Storytelling in Sales: Notes from Prezi Podcast “The Narrative”

Ralph Barsi
3 min readNov 30, 2017


My friends at Prezi invited me to join them for an episode of The Narrative. It’s a podcast aimed to expose the power of storytelling in business.

I sat down with host David Hooker to share my approach to storytelling in sales and sales development.

This piece is not a transcript of the episode. Instead, it’s a supplement filled with insights and actions to get you thinking about narratives and how to better craft them. It’s incredible how often stories are needed.

Consider these examples:

  • How well does your LinkedIn profile complement (not repeat) your resume? What’s your story for how you add value to an organization?
  • How do you, or how does your team, broadcast its results? How do you highlight the journey of going from x to y?
  • Why would a live audience, especially one comprised of prospects, want to listen to your presentation? How can they relate to your theme? What’s in it for them and how can they apply what you’re telling them?
  • How do you tell prospects — in a fast, brief phone conversation — it’s worth their time to keep talking with you?

Like it or not, you’re always telling a story. The question is, are you good at it? If you are, how do you stay sharp? If you’re not, how do you improve?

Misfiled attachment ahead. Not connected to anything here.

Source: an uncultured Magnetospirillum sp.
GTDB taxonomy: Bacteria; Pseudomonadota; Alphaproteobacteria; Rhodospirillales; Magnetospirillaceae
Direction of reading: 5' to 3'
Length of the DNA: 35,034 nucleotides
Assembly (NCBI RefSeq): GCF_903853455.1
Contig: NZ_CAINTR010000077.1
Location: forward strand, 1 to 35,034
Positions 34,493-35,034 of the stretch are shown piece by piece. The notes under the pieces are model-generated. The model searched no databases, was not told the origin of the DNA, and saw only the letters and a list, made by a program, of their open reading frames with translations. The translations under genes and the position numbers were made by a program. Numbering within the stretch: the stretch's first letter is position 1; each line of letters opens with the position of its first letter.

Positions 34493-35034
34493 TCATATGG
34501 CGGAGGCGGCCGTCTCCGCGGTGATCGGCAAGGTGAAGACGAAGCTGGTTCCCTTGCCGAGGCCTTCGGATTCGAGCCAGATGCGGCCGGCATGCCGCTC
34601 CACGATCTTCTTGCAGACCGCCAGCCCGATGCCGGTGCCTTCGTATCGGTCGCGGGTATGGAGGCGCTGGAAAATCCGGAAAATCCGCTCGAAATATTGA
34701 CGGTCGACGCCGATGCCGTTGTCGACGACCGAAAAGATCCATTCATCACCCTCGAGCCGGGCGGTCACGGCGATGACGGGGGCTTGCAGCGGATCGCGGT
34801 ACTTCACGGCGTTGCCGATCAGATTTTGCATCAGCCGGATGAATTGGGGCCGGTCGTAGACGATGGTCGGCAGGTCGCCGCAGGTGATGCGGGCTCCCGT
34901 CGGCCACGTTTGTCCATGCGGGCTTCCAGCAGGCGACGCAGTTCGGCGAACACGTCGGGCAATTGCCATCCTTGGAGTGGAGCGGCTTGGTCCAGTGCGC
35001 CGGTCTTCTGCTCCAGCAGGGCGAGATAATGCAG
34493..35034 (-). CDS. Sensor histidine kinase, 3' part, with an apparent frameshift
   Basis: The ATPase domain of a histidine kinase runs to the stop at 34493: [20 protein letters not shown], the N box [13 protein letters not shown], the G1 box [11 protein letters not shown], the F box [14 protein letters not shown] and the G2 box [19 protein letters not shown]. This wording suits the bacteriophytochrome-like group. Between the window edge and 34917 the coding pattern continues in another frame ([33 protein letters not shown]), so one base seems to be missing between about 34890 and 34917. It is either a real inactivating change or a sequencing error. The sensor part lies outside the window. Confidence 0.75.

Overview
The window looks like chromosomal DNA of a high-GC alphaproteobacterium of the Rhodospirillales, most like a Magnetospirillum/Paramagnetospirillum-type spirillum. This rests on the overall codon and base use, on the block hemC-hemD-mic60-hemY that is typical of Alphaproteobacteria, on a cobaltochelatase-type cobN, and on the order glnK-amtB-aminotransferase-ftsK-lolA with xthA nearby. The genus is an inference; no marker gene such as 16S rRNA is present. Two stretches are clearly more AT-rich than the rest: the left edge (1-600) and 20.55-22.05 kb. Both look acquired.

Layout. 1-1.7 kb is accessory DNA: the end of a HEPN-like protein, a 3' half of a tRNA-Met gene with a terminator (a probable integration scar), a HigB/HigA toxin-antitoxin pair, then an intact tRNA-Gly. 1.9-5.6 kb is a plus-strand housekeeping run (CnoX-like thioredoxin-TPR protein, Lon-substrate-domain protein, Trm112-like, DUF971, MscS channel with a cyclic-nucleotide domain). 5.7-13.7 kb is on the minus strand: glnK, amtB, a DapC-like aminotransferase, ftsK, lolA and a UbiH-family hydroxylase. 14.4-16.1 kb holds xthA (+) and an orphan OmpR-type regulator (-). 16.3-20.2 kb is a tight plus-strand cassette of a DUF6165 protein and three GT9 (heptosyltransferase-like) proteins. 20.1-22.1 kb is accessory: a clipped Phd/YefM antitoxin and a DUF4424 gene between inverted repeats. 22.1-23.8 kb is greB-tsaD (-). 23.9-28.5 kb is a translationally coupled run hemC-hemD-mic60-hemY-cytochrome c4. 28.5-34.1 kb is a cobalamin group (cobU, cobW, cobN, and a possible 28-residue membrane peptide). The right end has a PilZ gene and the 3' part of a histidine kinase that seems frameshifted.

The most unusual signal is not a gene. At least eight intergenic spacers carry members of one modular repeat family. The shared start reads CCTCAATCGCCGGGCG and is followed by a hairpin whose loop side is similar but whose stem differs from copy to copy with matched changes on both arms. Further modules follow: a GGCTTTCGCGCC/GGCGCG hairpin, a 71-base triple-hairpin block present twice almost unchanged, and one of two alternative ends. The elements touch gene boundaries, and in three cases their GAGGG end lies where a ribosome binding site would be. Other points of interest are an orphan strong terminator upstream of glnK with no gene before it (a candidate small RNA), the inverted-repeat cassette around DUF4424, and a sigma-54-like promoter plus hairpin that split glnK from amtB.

David and I chat about what I’ve seen work in my career. Take a listen. If you like the episode (it’s Episode #2, by the way) share it with others.


Show notes from Episode #2 of The Narrative

00:51 Introduction from host David Hooker.

01:37 David asks about selling for United Parcel Service (UPS), where I started my sales career in 1994.

At UPS, I was a “back door salesman” for close to six years. Most sales calls happened in the shipping area, which is typically located in the back of the building.

My learning experience at UPS was rich. It became the bedrock for my understanding of sales, management, customer service, and leadership.

While I was at UPS, the company continually raised the standards of the sales force in many ways. From how we dressed (women and men wore business suits) to how we communicated (daily huddles), we illustrated a high-caliber operation.

We opened team meetings by reading and reflecting on excerpts from the UPS Policy Book. Reading aloud our commitment to integrity, values, and management philosophies really set the tone for serving the marketplace. What does your company or team’s policy book say? What’s your mission?

The entire sales team received subscriptions to Selling Power magazine. Issues simply arrived in my mailbox each month. I could’ve thrown them out or read them from cover to cover: I chose the latter. I read and applied tips from Editor-in-Chief Gerhard Gschwandtner and contributor Jeffrey Gitomer, both of whom I later met (and keep learning from).

Read more…



Ralph Barsi

Leading the worldwide sales development organization @ServiceNow, Board Member @GableHeartBeats, drummer @seguesounds, happy guy.